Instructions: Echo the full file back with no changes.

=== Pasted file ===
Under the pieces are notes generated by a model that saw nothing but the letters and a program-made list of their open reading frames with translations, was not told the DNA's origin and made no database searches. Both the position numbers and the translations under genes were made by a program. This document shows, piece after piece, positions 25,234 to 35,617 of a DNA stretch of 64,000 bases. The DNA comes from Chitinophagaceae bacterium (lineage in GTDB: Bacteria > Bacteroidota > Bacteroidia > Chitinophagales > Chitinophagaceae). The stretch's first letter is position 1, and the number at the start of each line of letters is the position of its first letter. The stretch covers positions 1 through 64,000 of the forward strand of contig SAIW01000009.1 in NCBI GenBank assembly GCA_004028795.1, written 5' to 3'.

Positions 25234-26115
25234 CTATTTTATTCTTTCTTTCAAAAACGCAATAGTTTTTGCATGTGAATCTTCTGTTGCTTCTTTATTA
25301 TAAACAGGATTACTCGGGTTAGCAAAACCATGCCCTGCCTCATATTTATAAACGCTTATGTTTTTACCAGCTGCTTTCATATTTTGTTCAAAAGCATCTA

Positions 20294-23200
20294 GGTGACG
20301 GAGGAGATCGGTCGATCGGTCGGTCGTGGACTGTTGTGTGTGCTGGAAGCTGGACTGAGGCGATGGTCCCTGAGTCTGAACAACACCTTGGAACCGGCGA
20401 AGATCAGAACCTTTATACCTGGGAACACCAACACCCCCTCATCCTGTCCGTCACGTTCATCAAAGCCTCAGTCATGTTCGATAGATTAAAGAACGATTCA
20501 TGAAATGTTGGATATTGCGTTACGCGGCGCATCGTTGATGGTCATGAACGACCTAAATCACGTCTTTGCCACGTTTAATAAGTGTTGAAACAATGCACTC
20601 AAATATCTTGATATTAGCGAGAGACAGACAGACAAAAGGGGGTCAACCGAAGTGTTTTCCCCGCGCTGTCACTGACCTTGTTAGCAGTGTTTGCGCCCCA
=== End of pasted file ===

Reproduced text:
Under the pieces are notes generated by a model that saw nothing but the letters and a program-made list of their open reading frames with translations, was not told the DNA's origin and made no database searches. Both the position numbers and the translations under genes were made by a program. This document shows, piece after piece, positions 25,234 to 35,617 of a DNA stretch of 64,000 bases. The DNA comes from Chitinophagaceae bacterium (lineage in GTDB: Bacteria > Bacteroidota > Bacteroidia > Chitinophagales > Chitinophagaceae). The stretch's first letter is position 1, and the number at the start of each line of letters is the position of its first letter. The stretch covers positions 1 through 64,000 of the forward strand of contig SAIW01000009.1 in NCBI GenBank assembly GCA_004028795.1, written 5' to 3'.

Positions 25234-26115
25234 CTATTTTATTCTTTCTTTCAAAAACGCAATAGTTTTTGCATGTGAATCTTCTGTTGCTTCTTTATTA
25301 TAAACAGGATTACTCGGGTTAGCAAAACCATGCCCTGCCTCATATTTATAAACGCTTATGTTTTTACCAGCTGCTTTCATATTTTGTTCAAAAGCATCTA

Positions 20294-23200
20294 GGTGACG
20301 GAGGAGATCGGTCGATCGGTCGGTCGTGGACTGTTGTGTGTGCTGGAAGCTGGACTGAGGCGATGGTCCCTGAGTCTGAACAACACCTTGGAACCGGCGA
20401 AGATCAGAACCTTTATACCTGGGAACACCAACACCCCCTCATCCTGTCCGTCACGTTCATCAAAGCCTCAGTCATGTTCGATAGATTAAAGAACGATTCA
20501 TGAAATGTTGGATATTGCGTTACGCGGCGCATCGTTGATGGTCATGAACGACCTAAATCACGTCTTTGCCACGTTTAATAAGTGTTGAAACAATGCACTC
20601 AAATATCTTGATATTAGCGAGAGACAGACAGACAAAAGGGGGTCAACCGAAGTGTTTTCCCCGCGCTGTCACTGACCTTGTTAGCAGTGTTTGCGCCCCA